Carolyn, my significant other, is an identical twin. And while she and her sister are easy to tell apart now, that has not always been the case.
Distinguishing which is which in photos before the age of 10 is difficult, and before the age of 5, impossible.
You can imagine how challenging it would have been for their parents to figure out if they were addressing Marilyn or Carolyn. They solved this problem by not even trying. Instead, they just called both girls “Sissy.” That way they avoided the embarrassing, inevitable “I’m not Carolyn; I’m Marilyn” response. To this day Carolyn calls Marilyn “Sissy,” and Marilyn calls Carolyn “Sissy.” When they exchange gifts, all of the tags say, “To Sissy. From Sissy.”
As in Disney movies, the twins took advantage of others’ befuddlement. In high school, Carolyn took both her own and Sissy’s Latin classes, while in return Sissy doubled up on P.E. classes.
One time, they also exploited their identicalness in the romance department. When they were 15, Marilyn had been ardently hoping for a date with the captain of the football team, and, finally, he called. But Sissy was violently sick with a stomach virus. Determined not to lose her chance, she said “yes” and then began pleading with Carolyn to substitute-date for her. Carolyn raised multiple common-sense objections, but Sissy prevailed. Marilyn assured her, “You don’t have to do anything but hold my place. Just be sure to get me a second date. Do whatever it takes to get me a second date.” As you might expect, the quarterback, famed for how good he was with his hands, spent all night making passes at Carolyn. Carolyn, for her part, repeatedly deflected them. After his several fumbled attempts, the QB said in exasperation, “You’re a lot more shy than I thought you’d be.” To which Carolyn replied, “I don’t do any of that on a first date.” When he asked, “What about a second date?” Carolyn told him encouragingly, “We’ll see.” The footballer did indeed call again. Marilyn returned early from this second date—looking out of sorts—marched right to Carolyn and said, “Exactly what did you say to him? He was all over me.”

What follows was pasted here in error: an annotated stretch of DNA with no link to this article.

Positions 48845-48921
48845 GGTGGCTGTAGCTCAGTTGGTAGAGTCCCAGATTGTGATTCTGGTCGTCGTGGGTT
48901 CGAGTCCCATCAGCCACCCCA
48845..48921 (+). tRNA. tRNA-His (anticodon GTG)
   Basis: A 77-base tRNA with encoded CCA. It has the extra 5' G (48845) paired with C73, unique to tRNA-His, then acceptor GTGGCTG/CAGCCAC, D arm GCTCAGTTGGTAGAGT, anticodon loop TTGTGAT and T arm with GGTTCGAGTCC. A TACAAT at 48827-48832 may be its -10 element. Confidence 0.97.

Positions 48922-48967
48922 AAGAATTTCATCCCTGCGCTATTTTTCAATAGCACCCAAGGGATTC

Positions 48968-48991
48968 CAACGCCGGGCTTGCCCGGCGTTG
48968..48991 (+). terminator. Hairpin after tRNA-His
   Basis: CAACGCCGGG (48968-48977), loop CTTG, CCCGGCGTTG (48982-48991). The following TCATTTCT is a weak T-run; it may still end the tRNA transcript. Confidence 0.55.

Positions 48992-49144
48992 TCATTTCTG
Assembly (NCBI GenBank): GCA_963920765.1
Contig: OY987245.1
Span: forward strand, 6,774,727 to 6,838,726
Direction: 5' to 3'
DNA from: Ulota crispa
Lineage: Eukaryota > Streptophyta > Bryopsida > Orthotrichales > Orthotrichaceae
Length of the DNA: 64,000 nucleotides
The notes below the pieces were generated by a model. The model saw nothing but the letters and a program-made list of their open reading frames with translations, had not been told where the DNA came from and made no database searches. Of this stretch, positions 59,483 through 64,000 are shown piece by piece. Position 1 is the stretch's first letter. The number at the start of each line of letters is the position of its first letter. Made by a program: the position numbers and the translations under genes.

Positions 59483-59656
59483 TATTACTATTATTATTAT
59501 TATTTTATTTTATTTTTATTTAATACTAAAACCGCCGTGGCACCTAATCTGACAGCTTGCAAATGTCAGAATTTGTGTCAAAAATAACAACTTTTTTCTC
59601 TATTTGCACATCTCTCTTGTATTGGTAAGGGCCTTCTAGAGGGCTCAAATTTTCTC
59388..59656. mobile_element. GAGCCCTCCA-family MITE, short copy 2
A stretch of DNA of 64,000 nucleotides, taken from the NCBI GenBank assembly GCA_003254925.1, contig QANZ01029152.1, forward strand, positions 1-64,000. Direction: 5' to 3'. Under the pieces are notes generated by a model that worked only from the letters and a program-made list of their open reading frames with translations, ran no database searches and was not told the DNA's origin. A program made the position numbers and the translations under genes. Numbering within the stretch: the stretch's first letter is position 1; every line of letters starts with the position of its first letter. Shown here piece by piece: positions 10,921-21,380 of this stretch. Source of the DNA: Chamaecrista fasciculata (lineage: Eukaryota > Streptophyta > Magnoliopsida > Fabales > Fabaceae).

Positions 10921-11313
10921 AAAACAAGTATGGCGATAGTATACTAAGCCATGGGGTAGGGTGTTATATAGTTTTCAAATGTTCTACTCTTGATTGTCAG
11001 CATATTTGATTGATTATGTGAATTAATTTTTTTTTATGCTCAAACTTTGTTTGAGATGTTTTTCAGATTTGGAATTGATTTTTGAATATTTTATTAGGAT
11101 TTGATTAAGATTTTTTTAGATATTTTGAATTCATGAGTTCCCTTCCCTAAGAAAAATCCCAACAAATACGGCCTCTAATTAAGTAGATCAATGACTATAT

Now I know what you’re wondering: “Since the twins have a history of being willing and able to impersonate one another, aren’t you concerned they might trick you?” The answer is “no.” These days it’s pretty easy to tell them apart . . . unless they’re on a car trip together and one of them calls me. You see, they often switch phones. If Carolyn is driving, I know that Sissy might call me on Carolyn’s phone, so instead of my usual “Hi, Baby”—I just say “Hi,” and if the other person just says “Hi” in response, I keep my words as neutral as possible till I can figure out whether I’m talking to Sissy number one or Sissy number two. I also have to be very careful when Sissy visits because she’s always wearing Carolyn’s clothes and the twins are of course the same height and body build, so when I’m coming up behind my wife to give her a surprise embrace . . . Well, you get the idea.
Here’s the thing: The state of North Carolina, where I reside, sets a lot of store by exactly what’s written on birth certificates. And Carolyn and Marilyn’s parents couldn’t tell them apart—didn’t even try to keep straight who was who. So who knows if when the infants learned their names, they learned them correctly? I figure there’s a 50-50 chance that the woman I’m married to, who calls herself Carolyn, is actually legally Marilyn by birth. And that’s how—as far-fetched as it might sound—it’s even odds that I’m living in sin, am not actually married to my own wife . . . but instead am legally wedded—to my sister-in-law.
My thanks to Wildacres Writers Retreat, where this piece was written.